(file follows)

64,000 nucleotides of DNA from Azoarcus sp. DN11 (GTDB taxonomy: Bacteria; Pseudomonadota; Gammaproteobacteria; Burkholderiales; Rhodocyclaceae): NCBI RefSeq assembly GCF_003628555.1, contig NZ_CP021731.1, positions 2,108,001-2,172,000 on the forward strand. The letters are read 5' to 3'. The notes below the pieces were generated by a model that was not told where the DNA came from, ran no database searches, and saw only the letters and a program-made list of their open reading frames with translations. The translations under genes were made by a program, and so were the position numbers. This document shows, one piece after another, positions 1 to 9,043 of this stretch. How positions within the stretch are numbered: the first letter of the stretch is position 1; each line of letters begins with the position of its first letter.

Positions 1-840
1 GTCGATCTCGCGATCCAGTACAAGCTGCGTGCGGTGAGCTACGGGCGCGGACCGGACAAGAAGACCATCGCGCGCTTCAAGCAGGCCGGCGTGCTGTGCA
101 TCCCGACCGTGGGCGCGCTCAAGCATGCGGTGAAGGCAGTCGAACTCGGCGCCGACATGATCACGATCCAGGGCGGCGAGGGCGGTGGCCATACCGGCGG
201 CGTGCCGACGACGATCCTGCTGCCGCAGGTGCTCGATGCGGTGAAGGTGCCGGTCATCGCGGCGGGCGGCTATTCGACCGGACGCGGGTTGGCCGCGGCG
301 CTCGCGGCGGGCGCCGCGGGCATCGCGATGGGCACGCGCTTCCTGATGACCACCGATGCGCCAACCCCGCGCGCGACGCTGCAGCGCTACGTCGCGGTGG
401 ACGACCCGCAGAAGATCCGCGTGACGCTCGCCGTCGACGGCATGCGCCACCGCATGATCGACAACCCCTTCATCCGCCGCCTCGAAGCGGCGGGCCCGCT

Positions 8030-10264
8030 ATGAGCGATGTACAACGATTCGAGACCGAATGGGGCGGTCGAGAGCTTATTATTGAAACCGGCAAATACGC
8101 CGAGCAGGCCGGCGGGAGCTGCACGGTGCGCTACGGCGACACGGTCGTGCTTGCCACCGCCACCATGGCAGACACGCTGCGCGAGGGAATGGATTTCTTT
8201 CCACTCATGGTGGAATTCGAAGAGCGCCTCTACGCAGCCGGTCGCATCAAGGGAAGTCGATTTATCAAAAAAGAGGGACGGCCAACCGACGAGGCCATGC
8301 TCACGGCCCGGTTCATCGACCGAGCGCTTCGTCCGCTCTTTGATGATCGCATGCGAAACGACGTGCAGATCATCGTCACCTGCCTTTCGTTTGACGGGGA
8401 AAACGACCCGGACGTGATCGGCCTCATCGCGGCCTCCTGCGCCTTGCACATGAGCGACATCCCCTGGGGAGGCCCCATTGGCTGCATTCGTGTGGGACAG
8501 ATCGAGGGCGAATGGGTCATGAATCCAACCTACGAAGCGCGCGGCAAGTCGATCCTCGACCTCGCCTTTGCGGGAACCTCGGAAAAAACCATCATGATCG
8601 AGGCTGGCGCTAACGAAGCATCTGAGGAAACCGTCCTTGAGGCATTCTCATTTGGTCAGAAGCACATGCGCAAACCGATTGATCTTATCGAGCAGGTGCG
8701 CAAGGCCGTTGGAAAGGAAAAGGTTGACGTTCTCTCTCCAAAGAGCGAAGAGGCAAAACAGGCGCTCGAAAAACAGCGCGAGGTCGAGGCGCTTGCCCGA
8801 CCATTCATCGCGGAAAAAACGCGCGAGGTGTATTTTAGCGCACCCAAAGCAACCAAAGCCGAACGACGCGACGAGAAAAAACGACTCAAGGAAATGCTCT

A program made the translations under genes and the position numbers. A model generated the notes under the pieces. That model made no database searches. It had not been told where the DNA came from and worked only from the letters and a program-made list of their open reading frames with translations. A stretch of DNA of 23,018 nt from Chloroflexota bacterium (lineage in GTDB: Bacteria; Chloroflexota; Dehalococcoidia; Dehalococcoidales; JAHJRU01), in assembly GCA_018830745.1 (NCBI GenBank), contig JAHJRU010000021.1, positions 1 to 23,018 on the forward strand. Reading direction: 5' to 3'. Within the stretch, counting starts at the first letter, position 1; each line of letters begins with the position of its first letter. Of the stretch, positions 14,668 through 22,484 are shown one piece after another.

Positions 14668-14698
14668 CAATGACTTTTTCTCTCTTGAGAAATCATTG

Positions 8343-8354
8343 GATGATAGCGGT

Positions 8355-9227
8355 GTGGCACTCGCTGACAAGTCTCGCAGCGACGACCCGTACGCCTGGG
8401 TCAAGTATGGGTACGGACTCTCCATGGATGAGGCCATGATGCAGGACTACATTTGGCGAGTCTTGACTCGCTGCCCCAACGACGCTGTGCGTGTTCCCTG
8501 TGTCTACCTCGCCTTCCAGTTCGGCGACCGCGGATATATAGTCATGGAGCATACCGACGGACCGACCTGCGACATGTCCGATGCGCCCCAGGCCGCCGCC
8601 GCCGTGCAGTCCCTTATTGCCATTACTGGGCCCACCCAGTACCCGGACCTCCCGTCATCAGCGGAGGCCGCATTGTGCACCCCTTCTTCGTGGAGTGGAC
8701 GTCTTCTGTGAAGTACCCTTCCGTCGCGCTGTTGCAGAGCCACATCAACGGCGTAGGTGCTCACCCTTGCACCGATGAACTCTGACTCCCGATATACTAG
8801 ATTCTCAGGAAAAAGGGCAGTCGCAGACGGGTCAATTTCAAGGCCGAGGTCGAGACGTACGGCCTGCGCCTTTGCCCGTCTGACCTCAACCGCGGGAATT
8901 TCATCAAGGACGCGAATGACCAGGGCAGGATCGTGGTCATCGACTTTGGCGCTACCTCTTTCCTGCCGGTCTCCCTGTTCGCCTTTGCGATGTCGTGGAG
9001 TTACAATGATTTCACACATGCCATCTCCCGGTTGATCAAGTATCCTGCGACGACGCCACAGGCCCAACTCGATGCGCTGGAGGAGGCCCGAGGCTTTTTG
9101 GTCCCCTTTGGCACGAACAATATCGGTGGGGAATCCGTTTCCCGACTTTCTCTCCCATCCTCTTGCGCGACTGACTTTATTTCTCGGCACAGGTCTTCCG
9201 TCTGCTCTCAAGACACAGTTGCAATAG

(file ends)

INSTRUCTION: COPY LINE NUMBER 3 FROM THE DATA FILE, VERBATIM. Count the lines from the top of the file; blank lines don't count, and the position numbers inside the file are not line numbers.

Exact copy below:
1 GTCGATCTCGCGATCCAGTACAAGCTGCGTGCGGTGAGCTACGGGCGCGGACCGGACAAGAAGACCATCGCGCGCTTCAAGCAGGCCGGCGTGCTGTGCA